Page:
A survey of farmers' attitudes to services provided by consulting veterinarians to the Western Australian sheep industry
Chapman, H.M., Copland, R.S., Swan, R.A. and Robertson, I.D. (1991) A survey of farmers' attitudes to services provided by consulting veterinarians to the Western Australian sheep industry. Australian Veterinary Journal, 68 (6). pp. 196-198.
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A postal survey was conducted of 80 sheep farmers in the Kojonup and Esperance districts of Western Australia to establish what they wanted from a veterinary service. Twenty five of the farmers surveyed used a sheep consultant, 25 did not, and 30 were interested in employing one. Farmers were asked questions about themselves and their attitudes to private veterinarians who provide specialist services to sheep farmers. Data reported here showed that farmers wanted a veterinarian who lived in the district, was well trained in sheep management and production, was enthusiastic and had good communication skills. The service provided should be whole-farm and available to members of the consultant's group only. Regular newsletters and field days were necessary, but the provision of contract services, such as mulesing, lamb-marking, drenching, pregnancy testing and sheep classing, and 'fire-brigade' services for sick animals, were not rated as important. Most farmers were unwilling or unable to give a dollar value for the likely benefits of a consultancy service. Non-financial benefits included keeping farmers up to date with new technical developments and information. The survey also showed that a veterinarian specialising in services to sheep farmers could be confident of employment.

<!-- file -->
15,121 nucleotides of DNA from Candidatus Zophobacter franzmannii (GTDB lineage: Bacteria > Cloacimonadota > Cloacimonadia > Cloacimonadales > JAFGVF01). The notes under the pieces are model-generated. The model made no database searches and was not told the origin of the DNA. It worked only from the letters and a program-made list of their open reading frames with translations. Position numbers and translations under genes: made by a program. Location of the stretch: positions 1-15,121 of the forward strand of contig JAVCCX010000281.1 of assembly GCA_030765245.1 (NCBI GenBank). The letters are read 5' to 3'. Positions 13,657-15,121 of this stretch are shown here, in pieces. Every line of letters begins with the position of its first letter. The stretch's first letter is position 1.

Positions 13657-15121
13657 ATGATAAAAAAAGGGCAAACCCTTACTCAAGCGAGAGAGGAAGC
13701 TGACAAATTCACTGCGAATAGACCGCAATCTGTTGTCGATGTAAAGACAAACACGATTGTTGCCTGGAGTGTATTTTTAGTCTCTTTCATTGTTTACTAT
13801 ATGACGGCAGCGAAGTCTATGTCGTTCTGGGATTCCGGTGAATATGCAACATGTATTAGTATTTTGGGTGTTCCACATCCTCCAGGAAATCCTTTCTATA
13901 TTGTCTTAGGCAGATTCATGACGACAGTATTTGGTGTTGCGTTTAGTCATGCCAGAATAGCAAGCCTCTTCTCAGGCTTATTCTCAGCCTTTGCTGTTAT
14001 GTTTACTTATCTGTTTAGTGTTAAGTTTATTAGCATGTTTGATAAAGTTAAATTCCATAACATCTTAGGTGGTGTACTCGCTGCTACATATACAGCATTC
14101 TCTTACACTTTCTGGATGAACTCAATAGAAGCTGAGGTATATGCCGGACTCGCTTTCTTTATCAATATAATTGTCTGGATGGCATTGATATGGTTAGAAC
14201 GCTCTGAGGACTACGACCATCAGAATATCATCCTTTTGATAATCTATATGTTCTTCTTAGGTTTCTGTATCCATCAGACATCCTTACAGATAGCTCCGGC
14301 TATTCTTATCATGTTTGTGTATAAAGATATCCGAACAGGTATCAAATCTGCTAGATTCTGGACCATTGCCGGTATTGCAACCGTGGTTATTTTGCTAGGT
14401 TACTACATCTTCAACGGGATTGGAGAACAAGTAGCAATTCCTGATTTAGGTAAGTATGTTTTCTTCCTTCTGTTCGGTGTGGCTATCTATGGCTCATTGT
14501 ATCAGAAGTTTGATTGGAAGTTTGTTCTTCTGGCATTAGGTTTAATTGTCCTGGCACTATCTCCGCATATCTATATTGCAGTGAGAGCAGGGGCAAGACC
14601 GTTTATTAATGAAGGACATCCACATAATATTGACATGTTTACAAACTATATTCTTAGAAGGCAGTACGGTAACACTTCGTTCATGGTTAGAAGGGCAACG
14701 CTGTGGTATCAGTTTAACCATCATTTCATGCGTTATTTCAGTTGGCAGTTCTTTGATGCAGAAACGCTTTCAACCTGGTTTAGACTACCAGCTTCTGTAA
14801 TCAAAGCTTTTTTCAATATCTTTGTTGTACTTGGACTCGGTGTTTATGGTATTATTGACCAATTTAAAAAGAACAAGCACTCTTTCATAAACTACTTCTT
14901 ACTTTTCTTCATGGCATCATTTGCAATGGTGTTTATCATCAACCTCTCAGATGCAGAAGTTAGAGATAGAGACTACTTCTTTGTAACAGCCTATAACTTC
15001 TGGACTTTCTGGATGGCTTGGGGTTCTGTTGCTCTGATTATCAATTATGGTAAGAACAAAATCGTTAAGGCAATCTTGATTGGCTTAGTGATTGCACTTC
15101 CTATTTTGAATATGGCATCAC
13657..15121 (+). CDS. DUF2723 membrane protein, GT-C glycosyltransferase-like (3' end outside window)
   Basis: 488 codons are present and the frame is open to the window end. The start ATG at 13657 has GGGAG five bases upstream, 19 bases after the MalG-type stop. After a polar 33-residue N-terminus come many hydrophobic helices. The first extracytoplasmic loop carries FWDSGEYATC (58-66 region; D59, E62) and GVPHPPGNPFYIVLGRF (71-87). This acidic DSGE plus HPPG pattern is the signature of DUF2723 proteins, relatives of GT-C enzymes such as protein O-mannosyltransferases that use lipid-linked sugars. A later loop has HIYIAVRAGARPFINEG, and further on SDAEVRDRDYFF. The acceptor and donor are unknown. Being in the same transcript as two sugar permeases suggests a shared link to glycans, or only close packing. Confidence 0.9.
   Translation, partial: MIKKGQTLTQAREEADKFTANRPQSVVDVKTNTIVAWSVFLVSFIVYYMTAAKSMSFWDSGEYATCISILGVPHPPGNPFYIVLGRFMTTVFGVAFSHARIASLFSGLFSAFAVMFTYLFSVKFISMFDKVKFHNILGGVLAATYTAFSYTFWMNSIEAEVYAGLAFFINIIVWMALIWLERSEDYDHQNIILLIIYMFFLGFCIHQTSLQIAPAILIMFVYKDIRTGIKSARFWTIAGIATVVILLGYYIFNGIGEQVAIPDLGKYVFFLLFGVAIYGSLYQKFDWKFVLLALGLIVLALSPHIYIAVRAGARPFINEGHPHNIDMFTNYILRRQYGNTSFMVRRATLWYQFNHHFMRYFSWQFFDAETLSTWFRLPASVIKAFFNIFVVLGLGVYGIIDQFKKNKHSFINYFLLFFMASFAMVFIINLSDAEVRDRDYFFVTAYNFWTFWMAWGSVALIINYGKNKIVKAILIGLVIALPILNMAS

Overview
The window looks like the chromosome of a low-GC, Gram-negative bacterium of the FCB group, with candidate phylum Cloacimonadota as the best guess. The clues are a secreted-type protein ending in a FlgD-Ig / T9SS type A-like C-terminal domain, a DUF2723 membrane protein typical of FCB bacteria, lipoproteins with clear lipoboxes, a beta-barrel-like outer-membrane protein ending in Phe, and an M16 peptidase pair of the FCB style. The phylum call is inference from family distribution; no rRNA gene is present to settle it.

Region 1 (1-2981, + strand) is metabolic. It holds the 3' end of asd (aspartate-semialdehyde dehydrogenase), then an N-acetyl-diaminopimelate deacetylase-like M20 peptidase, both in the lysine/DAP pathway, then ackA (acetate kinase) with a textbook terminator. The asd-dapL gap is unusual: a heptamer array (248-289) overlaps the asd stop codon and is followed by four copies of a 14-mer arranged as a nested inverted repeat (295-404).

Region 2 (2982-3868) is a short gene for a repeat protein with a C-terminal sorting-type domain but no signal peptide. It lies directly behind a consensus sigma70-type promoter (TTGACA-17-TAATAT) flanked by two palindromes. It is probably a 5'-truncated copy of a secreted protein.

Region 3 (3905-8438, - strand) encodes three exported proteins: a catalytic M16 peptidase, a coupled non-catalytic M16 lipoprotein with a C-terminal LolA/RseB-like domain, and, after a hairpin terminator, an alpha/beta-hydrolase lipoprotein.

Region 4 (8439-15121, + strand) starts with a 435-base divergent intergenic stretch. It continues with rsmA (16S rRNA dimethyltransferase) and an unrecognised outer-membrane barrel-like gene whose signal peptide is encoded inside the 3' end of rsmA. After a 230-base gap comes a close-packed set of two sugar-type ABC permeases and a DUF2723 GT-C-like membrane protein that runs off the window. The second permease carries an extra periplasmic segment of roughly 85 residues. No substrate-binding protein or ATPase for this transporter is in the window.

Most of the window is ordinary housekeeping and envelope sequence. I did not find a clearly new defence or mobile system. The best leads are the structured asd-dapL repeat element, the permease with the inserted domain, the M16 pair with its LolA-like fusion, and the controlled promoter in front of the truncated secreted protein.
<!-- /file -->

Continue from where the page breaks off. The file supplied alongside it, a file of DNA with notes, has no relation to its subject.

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|Murdoch Affiliation:||School of Veterinary Studies|
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